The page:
On July 25, 2023, the Financial Industry Regulatory Authority (FINRA) issued a Letter of Acceptance, Waiver, and Consent (AWC) against LPL Financial LLC, a prominent independent securities broker headquartered in Fort Mill, South Carolina. This disciplinary action followed a series of egregious violations that involved the conversion/theft of approximately $2.4 million of customer funds by two of the firm’s brokers.
The AWC against LPL Financial LLC was the result of a failure to reasonably supervise the transmittal of customer funds, which enabled two firm registered representatives to convert substantial sums of money for their personal use. The findings by FINRA in the AWC are outlined below:
- Improper Transfers of Customer Funds: One representative persuaded nine customers, five of whom were seniors, to issue checks from their brokerage accounts payable to an undisclosed entity controlled by the representative. Instead of investing these funds, the representative used them for personal and business expenses, totaling approximately $550,000.
- Wire Transfers for Personal Use: Another representative convinced four customers, three of whom were seniors, to wire money from their firm accounts to an outside business he controlled, purportedly for investment purposes. However, he misappropriated around $675,000 of their funds for personal use. Furthermore, this representative electronically forged a senior customer’s signature on a wire transfer form to transfer approximately $1.2 million for his personal real estate purchase.
- Lack of Reasonable Supervisory Systems: LPL Financial LLC failed to establish a reasonable supervisory system to review transmittals of customer funds to third parties by wire or check. Their automated tool for reviewing checks only examined the second line of the recipient’s address, missing discrepancies in the address on the fourth line. Additionally, the firm did not monitor transmittals from unrelated customer accounts to the same third party.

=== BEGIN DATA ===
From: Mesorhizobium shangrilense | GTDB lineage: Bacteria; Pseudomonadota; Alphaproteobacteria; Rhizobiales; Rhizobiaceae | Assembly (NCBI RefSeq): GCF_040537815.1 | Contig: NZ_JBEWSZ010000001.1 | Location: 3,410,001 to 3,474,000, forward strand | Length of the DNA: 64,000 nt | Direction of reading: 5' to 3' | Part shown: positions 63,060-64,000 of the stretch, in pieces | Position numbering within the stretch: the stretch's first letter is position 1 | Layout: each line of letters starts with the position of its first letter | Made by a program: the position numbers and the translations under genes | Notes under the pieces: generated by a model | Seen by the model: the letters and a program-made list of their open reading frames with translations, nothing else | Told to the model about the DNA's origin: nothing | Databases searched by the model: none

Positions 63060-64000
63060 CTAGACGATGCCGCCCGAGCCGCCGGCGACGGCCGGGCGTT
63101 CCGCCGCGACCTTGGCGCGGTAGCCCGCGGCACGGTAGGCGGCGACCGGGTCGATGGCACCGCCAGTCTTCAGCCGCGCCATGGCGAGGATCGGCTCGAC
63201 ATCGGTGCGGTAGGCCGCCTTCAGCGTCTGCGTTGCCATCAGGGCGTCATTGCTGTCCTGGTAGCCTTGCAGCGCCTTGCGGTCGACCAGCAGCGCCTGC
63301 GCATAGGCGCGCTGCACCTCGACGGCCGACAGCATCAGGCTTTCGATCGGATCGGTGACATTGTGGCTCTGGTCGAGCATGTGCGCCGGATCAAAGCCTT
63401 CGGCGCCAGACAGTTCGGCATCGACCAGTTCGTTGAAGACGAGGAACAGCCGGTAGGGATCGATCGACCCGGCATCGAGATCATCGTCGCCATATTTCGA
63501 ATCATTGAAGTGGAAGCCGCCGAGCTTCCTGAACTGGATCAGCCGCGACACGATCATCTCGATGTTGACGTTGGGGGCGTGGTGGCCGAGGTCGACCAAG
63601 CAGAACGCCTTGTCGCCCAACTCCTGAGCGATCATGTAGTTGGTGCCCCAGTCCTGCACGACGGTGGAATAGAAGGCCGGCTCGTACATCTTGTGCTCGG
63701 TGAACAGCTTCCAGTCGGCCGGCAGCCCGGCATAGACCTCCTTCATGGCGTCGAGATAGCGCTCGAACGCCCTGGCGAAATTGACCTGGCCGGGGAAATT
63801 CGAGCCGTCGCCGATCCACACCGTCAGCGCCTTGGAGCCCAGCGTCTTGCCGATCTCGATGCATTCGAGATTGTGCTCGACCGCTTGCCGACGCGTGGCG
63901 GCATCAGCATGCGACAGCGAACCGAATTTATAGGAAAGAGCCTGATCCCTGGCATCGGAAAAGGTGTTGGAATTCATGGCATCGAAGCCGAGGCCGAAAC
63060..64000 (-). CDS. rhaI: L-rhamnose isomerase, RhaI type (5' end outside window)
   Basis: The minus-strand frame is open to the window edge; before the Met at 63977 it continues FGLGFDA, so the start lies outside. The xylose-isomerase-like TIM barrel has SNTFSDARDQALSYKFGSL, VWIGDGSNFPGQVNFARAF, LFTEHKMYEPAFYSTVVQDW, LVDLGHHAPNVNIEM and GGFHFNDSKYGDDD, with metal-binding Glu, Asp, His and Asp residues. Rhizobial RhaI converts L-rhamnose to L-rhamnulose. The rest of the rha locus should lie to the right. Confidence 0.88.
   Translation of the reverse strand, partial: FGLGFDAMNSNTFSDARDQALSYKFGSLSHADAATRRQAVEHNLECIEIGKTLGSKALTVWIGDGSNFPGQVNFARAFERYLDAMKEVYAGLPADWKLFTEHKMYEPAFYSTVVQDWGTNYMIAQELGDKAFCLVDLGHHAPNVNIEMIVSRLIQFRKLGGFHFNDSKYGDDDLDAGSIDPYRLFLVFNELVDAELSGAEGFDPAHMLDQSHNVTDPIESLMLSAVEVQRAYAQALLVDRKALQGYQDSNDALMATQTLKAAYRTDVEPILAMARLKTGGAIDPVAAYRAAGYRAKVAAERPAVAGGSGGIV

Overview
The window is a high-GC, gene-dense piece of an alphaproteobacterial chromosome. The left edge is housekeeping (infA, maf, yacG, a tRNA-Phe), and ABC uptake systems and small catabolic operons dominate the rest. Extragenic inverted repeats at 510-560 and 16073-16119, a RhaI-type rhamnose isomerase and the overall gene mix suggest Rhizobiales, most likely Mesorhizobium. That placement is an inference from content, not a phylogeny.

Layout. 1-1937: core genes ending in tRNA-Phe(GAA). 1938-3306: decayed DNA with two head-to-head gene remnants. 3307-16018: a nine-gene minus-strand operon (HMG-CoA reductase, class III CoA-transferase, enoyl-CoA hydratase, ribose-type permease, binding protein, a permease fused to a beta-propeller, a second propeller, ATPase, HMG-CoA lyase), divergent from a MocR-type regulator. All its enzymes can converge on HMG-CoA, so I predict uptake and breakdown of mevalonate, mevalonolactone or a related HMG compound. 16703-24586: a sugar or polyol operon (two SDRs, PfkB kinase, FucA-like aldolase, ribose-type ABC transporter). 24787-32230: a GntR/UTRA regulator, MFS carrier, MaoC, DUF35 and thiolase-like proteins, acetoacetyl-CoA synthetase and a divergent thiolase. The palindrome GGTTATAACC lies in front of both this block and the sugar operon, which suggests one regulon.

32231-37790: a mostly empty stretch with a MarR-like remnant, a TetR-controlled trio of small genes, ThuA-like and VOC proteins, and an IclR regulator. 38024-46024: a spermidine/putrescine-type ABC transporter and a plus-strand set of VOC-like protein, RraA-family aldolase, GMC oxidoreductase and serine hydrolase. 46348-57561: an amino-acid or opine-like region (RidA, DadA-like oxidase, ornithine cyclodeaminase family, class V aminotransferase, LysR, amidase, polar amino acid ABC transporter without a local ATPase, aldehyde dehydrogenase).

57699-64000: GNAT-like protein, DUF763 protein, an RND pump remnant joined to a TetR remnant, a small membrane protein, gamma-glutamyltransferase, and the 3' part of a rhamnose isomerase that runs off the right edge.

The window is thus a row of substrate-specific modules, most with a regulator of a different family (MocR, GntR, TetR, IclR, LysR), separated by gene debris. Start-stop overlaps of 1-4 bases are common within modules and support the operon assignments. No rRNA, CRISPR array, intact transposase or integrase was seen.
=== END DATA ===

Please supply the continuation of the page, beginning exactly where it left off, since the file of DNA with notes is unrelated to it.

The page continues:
- Failure to Respond to Red Flags: The firm did not adequately respond to red flags indicating potential conversion/theft, such as all third-party checks being mailed to the undisclosed entity and flagged wire transfers. They also failed to detect instances of signature forgery or falsification and did not verify questionable transfers adequately.
- Unauthorized Electronic Signatures: At least 50 firm representatives electronically signed customers’ names on over 1,000 firm documents without proper verification.
As a result of these violations, FINRA imposed significant sanctions on LPL Financial LLC:
- Censure: The firm was officially censured by FINRA.
- Financial Penalty: LPL Financial LLC was fined a substantial amount of $3,000,000.00.
- Restitution: The firm was ordered to pay $100,000 plus interest in restitution to affected customers who suffered financial losses due to the actions of the two representatives.
- Remediation and Supervision: LPL Financial LLC must undertake a review to identify and rectify any additional improper transfers of customer funds, establish a supervisory system designed to monitor customer fund transmittals and electronic signatures to ensure compliance with securities laws and FINRA rules.
This disciplinary action against LPL Financial LLC underscores the importance of robust supervisory systems, diligent monitoring, and quick response to red flags.
Here are some key takeaways for FINRA securities firms:
- Enhance Supervision: FINRA Broker-Dealers must implement robust supervisory systems that can detect and prevent unauthorized transfers of customer funds.
- Vigilance with Red Flags: Red flags indicating potential misconduct should never be ignored. Firms must respond promptly and thoroughly investigate any suspicious activity.
- Authentication and Verification: Verification procedures for electronic signatures and fund transfers must be stringent to prevent forgery and misappropriation.
- Regular Audits and Reviews: Regularly audit and review transactions and documents to ensure compliance and prevent unauthorized actions.
Greco & Greco’s securities fraud lawyers have extensive experience pursuing legal recovery of monies stolen by customers’ financial advisors. Although criminal advisors may not be able to repay the monies they have stolen, their securities firms bear responsibility for the fraud and theft under multiple legal theories. This includes liability by the firm’s for the actions of their agents related to investments, as well as direct liability by the firms for supervisory failures and failures to follow up on red flags as discussed herein. If you have been defrauded by your financial advisor or firm, please contact Scott Greco for a free attorney consultation.